His eyes narrowed behind his glasses before he sighed and shook his head. “Once upon a time you and I talked about getting married, Lise.”

      The regret in his tone cooled the air around them. She’d admit that there were some good memories between them. But that was all they were—memories. There was not one pang of hope or regret when she looked at James now. “We were practically kids then. You wanted to see the world, and I’d snagged that internship at Gallagher Security Systems. We just weren’t meant to be.”

      “You turned that internship at GSS into a career, didn’t you. I bet you were making good money there.” He folded his arms over his chest, eyeing her like the businessman he was. “Why’d you leave that kind of success and take a job with the city?”

      Her smile faded. She rubbed her fingers along the soft warmth of Spike’s flank, buying time to compose herself before deciding on the appropriate answer. She wound up using the same vague truth she’d given in her interview with George Madigan. “Money isn’t everything. There was nothing more for me at GSS. I wanted new surroundings. I needed a new challenge.”

      “Turning this into a showplace isn’t challenging enough?” He pointed to the painter’s tape lining the glass inside the dining room windows. “Are you sure I can’t help you do something here?”

      Elise looked at his hands, which were pale and pristine compared to the stained fingers with which she was petting the dog. He wasn’t really into home repair work, was he? “I’ve made enough of a mess for one night. I’m really tired.”

      “Maybe another time?” He put up his hands in placating surrender before she could answer. “Strictly as friends. I don’t know why you’re so gun-shy about rekindling things, but I won’t put any pressure on you. Like I said, I’m just looking for someone my age to hang out with until I get my feet under me again.”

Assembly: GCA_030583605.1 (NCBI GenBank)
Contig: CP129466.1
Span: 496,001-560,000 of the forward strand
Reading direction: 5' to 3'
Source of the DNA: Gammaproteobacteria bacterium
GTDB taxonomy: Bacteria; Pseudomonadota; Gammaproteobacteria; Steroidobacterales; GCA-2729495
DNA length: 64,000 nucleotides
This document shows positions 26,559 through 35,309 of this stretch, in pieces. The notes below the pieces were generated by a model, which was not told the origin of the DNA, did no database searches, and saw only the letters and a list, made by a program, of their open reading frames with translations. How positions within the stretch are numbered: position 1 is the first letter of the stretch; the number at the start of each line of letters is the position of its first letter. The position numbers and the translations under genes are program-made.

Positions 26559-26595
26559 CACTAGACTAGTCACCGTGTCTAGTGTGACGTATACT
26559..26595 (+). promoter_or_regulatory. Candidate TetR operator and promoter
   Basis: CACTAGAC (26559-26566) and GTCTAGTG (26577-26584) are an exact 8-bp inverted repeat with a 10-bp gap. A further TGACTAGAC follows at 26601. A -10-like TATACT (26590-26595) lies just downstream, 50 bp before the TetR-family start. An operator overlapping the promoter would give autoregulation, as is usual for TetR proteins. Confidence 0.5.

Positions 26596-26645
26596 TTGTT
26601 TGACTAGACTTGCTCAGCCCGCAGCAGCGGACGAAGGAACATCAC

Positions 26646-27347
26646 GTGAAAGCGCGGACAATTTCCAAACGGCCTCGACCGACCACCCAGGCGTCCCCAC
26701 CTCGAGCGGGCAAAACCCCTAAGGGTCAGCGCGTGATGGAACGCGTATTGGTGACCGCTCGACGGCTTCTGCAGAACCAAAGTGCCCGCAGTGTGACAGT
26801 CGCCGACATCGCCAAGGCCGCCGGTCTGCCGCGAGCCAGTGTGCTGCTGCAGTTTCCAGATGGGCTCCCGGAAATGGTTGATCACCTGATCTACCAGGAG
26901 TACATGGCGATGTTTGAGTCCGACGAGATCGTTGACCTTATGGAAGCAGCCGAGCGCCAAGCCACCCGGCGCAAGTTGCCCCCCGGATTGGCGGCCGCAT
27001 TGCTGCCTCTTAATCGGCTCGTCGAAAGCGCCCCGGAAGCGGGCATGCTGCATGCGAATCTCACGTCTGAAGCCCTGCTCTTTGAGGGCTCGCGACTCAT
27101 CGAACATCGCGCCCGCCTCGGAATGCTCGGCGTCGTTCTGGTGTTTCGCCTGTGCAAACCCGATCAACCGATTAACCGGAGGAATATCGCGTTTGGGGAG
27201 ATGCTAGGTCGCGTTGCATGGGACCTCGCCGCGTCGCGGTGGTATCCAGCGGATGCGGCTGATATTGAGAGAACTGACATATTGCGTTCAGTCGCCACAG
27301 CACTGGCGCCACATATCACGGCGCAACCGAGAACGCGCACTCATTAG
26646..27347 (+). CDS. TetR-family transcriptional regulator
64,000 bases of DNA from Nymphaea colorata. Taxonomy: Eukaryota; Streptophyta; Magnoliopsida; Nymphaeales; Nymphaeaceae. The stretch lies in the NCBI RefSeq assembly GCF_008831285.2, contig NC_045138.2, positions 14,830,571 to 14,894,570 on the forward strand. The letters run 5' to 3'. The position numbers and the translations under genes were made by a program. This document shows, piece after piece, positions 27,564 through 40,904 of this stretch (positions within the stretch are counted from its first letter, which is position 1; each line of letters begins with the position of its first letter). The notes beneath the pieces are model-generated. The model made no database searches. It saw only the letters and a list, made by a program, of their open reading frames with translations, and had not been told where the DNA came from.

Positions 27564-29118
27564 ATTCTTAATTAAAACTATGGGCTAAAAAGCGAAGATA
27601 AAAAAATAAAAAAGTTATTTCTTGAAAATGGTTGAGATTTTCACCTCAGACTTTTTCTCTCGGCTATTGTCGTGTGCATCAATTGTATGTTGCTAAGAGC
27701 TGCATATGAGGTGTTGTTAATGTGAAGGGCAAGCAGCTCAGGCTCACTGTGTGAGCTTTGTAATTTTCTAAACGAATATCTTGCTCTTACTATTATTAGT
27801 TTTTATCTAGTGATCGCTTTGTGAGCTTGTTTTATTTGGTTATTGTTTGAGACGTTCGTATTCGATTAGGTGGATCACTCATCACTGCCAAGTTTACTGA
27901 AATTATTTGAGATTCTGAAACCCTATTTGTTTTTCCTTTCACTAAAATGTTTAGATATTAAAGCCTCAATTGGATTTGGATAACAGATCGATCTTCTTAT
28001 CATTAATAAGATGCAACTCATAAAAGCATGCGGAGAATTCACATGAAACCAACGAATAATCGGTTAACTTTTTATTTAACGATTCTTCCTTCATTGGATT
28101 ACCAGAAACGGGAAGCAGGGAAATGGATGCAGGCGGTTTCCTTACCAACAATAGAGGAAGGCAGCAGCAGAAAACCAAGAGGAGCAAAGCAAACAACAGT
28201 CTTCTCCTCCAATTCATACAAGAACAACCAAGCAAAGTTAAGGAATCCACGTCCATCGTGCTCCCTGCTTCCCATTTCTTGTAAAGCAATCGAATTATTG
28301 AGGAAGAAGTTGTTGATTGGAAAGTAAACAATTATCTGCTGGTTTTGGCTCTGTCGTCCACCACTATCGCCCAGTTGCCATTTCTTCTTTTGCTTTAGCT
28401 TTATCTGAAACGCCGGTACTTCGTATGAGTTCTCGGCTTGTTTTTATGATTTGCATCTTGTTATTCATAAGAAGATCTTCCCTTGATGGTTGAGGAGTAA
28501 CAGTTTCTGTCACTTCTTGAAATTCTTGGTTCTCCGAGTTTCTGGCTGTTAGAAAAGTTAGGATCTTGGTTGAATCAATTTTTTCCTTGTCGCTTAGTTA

“How about I invite you over the next time I have a big piece of furniture to move.”

      He laughed, and the awkwardness between them eased a little bit. “Deal.” He thrust the wine over the top of the gate. “Here. You’d better take this.”

      Elise backed away a step. “I couldn’t.”

      “Of course, you can. It’s a gift.”

      If he was hoping she’d invite him in to share a glass, then he’d be in for a long wait. Still, she sensed he wasn’t going to move until she accepted the so-called peace offering. At least she knew who was giving her this gift. She wrapped her hand around the neck of the bottle.

      “Thank you.” Ask him. Why not? Clearing up the mystery would go a long way toward improving her chances of getting a good night’s sleep. “Did you send me flowers at work today? There wasn’t a card attached, and the officer at the front desk said he didn’t find one, either. I haven’t had a chance to check with the florist yet. It’s a bit of a mystery.”

      “You used to like it when I sent you flowers.” He grinned. “Remember? A daisy or a rose? To commemorate any little event—acing an exam, the start of spring break...” He grasped the rail at the top of the gate and leaned in. “Thanking you for a special night?”

      Yes. Those had been sweet and romantic and fitting for the young couple they’d once been. Not the point. “The flowers I got today weren’t cheap.”

      He snorted. “That cabernet wasn’t cheap.”

      “James, did you—?”

      “I can see I’m not getting anywhere with you tonight.” He shook his head, then adjusted his glasses, glancing skyward before zeroing his gaze in on hers. “Keep an eye on the weather. We’re under a tornado watch until midnight. I wouldn’t want you or the pooch there to get hurt. Good night.”

      And then he was striding away.

      Her mouth opened to call after him to clarify his response to her question, but Elise wisely snapped it shut. Better to just let him leave. “Good night,” she muttered.

      Were straight answers really so much to ask for? Elise plopped Spike down on his feet in the grass as James walked to the curb where he’d parked. A black-and-white police car cruised past on its regular rounds for the night, giving her ex the impetus to climb behind the wheel